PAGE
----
First wave of NWI’s Sandy responders returns home
By Carrie Napoleon Post-Tribune correspondent November 1, 2012 8:38PM
Prompt Ambulance vehicles ride together in New York this week. | Provided Photo~Sun-Times Media ptmet
Updated: December 3, 2012 6:41AM
Emergency response teams from Northwest Indiana began to return home Thursday after a four-day deployment along the storm-ravaged East Coast, meanwhile additional crews and supplies were being readied to head back as replacements.
Crown Point Fire Rescue Chief Greg DeLor said he anticipated seeing his paramedics return to the station sometime overnight Thursday. The city sent one ambulance and three paramedics as part of the Indiana Department of Homeland Security District 1 Task Force deployment to the East Coast in the wake of Hurricane Sandy, which made landfall Monday evening.
“Our guys are on their way home,” DeLor said of the crew that left at 2 a.m. Sunday.
Prompt Ambulance, which is part of the American Medical Response team, is bringing its first crew of responders home and sending a second team to replace them.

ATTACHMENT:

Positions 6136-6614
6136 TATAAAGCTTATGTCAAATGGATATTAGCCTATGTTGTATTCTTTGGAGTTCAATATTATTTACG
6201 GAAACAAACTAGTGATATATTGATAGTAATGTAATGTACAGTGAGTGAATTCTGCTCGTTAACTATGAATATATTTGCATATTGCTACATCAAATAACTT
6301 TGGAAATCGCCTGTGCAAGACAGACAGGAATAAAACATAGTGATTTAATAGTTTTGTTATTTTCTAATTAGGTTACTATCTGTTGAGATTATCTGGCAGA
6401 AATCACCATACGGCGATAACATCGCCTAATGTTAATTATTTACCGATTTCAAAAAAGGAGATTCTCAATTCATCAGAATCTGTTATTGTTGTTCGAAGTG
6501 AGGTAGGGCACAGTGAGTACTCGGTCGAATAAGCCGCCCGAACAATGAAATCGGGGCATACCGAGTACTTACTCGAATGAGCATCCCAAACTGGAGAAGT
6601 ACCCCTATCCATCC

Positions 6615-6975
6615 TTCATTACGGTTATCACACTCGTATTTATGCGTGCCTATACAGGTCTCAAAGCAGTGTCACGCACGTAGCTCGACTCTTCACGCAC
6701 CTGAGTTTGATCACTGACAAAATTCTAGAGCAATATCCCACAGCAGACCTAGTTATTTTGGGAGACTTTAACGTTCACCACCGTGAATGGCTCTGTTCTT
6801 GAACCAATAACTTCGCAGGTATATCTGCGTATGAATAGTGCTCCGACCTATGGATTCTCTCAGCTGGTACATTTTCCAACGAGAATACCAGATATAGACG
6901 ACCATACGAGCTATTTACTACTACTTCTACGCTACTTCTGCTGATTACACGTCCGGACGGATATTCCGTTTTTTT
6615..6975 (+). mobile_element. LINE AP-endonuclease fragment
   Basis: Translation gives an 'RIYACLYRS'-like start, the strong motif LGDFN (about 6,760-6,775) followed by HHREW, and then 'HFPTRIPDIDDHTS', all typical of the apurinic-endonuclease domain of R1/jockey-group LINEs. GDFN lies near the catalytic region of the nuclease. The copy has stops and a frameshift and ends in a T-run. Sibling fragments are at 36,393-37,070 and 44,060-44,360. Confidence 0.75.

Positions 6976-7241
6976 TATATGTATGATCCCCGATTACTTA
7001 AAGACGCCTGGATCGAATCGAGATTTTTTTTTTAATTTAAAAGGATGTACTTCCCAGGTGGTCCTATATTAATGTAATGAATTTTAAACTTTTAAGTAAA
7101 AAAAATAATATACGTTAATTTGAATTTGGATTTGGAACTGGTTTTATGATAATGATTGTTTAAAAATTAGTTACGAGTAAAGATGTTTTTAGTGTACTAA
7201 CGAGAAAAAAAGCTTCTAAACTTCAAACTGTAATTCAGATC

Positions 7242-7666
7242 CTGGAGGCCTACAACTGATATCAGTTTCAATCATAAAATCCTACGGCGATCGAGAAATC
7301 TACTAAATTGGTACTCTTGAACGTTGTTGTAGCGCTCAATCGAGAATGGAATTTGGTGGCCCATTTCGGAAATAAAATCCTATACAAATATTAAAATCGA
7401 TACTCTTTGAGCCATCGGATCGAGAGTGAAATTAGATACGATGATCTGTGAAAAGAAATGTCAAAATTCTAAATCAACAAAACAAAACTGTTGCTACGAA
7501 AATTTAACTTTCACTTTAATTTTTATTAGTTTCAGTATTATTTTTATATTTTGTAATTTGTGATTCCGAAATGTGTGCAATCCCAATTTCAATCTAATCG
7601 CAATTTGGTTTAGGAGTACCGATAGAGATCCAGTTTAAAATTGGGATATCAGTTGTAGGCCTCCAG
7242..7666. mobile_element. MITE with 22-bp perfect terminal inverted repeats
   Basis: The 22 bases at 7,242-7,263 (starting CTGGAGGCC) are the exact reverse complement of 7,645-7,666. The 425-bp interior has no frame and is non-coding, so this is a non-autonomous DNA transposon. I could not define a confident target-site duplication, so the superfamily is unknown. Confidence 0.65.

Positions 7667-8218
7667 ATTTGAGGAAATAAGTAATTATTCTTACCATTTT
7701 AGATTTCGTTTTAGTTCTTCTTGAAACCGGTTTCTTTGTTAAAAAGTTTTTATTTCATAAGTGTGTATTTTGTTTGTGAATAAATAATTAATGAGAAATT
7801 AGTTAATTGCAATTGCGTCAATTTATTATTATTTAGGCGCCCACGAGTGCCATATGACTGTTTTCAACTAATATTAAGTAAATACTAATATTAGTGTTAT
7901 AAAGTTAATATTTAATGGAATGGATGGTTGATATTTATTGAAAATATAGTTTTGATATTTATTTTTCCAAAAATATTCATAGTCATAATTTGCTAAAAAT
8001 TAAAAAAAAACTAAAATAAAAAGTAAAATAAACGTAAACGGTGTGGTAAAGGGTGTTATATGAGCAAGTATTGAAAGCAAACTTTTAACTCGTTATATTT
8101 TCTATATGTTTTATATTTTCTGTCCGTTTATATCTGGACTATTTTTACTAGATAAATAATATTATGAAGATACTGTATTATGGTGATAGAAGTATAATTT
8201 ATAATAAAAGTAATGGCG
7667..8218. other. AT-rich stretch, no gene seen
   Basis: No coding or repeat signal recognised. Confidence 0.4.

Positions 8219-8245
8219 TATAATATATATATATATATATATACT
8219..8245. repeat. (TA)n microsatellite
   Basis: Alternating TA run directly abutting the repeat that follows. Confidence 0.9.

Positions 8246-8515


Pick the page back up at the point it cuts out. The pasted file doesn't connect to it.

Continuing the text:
“We are sending out 11 crew members to replace the ones who are already on the ground,” Ronald Donahue, communications director for Merrillville-based Prompt, said.
While the first crew was made up of 15 team members and seven ambulances from Lake and Porter counties, the second deployment will tap personnel and supplies from South Bend. Donahue said the team would leave from South Bend at about 5 a.m. Friday.
The first team is expected back in town sometime late Saturday or early Sunday.
Donahue said the first Prompt crew participated in several high-profile evacuations in the last two days, including the evacuation of New York City’s Bellevue Hospital Center. More than 500 patients had to be transferred to other hospitals beginning Wednesday due to electrical system failures at Bellevue.
“That took a long time,” he said.
The team also assisted with a hospital evacuation on Coney Island and the evacuation of a nursing home in Manhattan.
“Everybody’s OK. They are experiencing what we are seeing on the news — flooding, fire damage, that kind of stuff,” Donahue said.
Communication from the team to back home had been spotty the first couple days due to downed cell phone towers. Donahue said Thursday was the first day cell phone communications returned to normal and he was able to get a better picture of the type of help the team was able to provide.
“We feel very privileged to help on a national level,” he said.